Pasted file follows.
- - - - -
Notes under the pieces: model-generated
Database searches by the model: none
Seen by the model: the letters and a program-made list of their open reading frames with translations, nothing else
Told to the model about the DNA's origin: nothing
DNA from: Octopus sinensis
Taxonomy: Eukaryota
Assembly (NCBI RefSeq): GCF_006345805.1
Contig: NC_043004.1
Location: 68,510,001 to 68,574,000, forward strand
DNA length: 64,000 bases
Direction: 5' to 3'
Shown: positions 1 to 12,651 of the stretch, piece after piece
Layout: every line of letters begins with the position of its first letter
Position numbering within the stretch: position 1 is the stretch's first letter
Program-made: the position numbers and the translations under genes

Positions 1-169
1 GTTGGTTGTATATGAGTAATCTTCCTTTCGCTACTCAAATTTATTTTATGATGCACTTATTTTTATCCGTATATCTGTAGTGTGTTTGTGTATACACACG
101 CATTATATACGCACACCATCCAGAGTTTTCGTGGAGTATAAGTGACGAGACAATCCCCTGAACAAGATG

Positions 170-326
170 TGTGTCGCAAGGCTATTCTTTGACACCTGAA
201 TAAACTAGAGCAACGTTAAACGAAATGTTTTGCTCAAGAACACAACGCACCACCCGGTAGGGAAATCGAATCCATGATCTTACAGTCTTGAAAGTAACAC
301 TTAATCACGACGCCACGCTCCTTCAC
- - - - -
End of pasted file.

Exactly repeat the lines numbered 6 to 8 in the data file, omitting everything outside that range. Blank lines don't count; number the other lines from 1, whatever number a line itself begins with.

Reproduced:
Taxonomy: Eukaryota
Assembly (NCBI RefSeq): GCF_006345805.1
Contig: NC_043004.1